March 27, 2001 - Inside Medill News: Morocco RPCV Sarah Chayes Reports on Life in the Trenches

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Morocco RPCV Sarah Chayes Reports on Life in the Trenches

Caption: Sarah Chayes of NPR and Adam Brooks of the BBC, after the fall of Kabul, but before the Taliban fell, in a town just inside Afghanistan called Spin Boldak. People on the walls stare at the journalists while they apply sunscreen to their faces.

Read and comment on this story from Inside Medill News on Morocco RPCV Sarah Chayes and how she practices journalism at:

Chayes Reports on Life in the Trenches*

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Chayes Reports on Life in the Trenches

by Kari Neumeyer, MSJ01

PARIS -- The first lesson of the Spring 2001 Paris seminars came March 19 from a National Public Radio reporter who said if we were going to cover a war, we should really cover the war.

"The foreign press corps in Kosovo didn't do our job; we sat on the border," NPR's Sarah Chayes told our group of 11 graduate students about to begin 10-week residencies abroad at various sites, including the Associated Press in Jerusalem.

Chayes, an American, did freelance radio pieces for six years before NPR hired her to be their sole Paris-based correspondent three years ago. She said she can't imagine doing anything else, but journalism wasn't her first career choice. "I really wanted to work in the public prosecutor's office in Kansas City," she said.

Chayes was supposed to speak to the class Tuesday but had to reschedule because NPR asked her to go to Macedonia to cover the Albanian insurgency. She said she prefers being in the trenches to covering the "Aren't the French quaint?" beat.

"I don't want to spend my life entertaining upper-middle-class Americans with the foibles of upper-middle-class Europeans," she said.

Although she said she sometimes falls victim to the "existential blues" of foreign correspondents, wondering if what she does has any impact on anything, she added, "If I have obliged a certain number of Americans to realize that America isn't the only country in the world then I'm satisfied."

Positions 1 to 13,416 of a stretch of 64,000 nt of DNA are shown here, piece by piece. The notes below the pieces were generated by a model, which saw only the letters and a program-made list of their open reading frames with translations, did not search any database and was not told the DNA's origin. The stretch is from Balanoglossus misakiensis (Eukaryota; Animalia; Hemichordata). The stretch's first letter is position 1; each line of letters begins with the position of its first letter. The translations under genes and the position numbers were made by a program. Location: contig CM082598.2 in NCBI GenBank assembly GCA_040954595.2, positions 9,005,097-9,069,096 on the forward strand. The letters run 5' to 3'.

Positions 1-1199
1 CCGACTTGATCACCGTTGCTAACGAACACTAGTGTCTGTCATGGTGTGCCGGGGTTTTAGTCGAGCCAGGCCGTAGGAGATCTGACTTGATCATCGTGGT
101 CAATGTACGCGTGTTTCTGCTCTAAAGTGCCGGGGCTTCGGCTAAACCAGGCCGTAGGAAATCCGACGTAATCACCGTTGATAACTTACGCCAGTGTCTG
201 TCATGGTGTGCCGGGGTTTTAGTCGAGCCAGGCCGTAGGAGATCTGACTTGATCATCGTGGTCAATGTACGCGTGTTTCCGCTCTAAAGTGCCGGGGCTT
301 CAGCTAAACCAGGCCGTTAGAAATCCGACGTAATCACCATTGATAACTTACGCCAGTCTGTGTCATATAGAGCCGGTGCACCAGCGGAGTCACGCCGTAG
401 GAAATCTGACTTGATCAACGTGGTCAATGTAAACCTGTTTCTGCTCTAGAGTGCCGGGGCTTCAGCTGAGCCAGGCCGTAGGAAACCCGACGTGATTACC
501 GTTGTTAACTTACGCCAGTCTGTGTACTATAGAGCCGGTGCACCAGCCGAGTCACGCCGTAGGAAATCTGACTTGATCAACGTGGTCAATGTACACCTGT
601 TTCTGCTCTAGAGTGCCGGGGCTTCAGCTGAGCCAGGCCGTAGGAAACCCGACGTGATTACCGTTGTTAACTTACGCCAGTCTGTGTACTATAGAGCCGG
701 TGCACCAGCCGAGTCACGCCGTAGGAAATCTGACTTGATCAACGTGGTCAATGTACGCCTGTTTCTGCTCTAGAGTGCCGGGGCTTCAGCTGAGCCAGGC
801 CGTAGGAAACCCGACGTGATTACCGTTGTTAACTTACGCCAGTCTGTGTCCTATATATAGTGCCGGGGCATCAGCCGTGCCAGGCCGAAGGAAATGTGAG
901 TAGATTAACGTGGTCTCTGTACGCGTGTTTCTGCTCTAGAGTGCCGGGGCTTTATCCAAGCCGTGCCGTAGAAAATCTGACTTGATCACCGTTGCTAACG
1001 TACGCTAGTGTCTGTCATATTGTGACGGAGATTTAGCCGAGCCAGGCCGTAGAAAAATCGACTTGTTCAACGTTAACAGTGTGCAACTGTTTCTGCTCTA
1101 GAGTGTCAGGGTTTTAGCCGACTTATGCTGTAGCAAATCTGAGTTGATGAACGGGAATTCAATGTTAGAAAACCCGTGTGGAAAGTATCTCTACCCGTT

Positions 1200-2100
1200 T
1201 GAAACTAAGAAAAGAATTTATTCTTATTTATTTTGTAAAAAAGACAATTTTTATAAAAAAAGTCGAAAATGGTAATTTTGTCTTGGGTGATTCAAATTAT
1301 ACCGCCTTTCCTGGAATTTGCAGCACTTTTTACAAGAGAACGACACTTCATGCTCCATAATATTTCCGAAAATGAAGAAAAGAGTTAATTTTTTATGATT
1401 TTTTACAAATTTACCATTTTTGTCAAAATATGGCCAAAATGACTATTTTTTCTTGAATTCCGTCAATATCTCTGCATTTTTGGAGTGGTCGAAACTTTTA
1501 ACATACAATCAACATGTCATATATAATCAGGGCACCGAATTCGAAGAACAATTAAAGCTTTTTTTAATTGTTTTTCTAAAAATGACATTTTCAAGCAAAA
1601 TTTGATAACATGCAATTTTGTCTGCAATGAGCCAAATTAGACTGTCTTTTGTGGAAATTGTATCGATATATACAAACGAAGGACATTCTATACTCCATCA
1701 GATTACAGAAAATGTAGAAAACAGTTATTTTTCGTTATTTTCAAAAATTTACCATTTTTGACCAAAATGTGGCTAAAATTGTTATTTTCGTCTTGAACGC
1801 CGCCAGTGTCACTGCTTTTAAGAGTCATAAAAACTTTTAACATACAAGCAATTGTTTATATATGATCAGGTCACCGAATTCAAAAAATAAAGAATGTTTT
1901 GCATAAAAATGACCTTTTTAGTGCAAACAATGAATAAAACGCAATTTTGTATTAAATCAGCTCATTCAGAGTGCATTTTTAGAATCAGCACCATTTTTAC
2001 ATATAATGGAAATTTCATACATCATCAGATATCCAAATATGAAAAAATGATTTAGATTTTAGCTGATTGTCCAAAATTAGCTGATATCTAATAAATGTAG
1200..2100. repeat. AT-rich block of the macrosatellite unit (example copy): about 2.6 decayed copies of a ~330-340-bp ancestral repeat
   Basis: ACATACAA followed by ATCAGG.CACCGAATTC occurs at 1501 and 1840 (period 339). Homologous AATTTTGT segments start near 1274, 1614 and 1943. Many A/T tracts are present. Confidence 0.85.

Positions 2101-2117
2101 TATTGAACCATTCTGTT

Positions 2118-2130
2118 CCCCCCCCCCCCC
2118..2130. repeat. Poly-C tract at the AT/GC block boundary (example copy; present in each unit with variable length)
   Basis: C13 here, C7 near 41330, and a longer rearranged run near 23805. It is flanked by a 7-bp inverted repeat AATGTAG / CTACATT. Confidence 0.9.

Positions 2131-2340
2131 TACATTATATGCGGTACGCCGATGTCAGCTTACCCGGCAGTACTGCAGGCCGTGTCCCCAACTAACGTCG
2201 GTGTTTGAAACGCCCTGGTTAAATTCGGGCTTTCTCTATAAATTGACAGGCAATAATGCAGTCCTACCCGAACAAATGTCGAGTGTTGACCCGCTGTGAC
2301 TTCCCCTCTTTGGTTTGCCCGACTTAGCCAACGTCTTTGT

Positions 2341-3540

It's lonely to be a bureau of one, Chayes said. She has zero personal life. "There is no conceivable way I can have kids," she said.

"I have tended to avoid journalists because I was afraid of the homogeneity of perspective," she added. Still, on the occasions she collaborated with a print reporter, she said she felt an intellectual explosion.

Chayes told the broadcast students to avoid the tendency to structure a story before they've shot it. "Don't prepare," she said. "You should learn something when you go out reporting."

She added that preparation should consist of making sure you have enough cable and tape. "Reporting is a traumatic experience anyway," she said.

And though she said she doesn't like it when The New York Times breaks a story she's been working on, making it look like she picked it up from them, she said she doesn't think scoops counted.

Chayes advised students not to use someone else`s life story as a model for their own journalistic careers, but she did urge us to challenge themselves. "Presented with an option, take the hard way," she said."Every time I've backed off of something that's a bit spooky I've regretted it."

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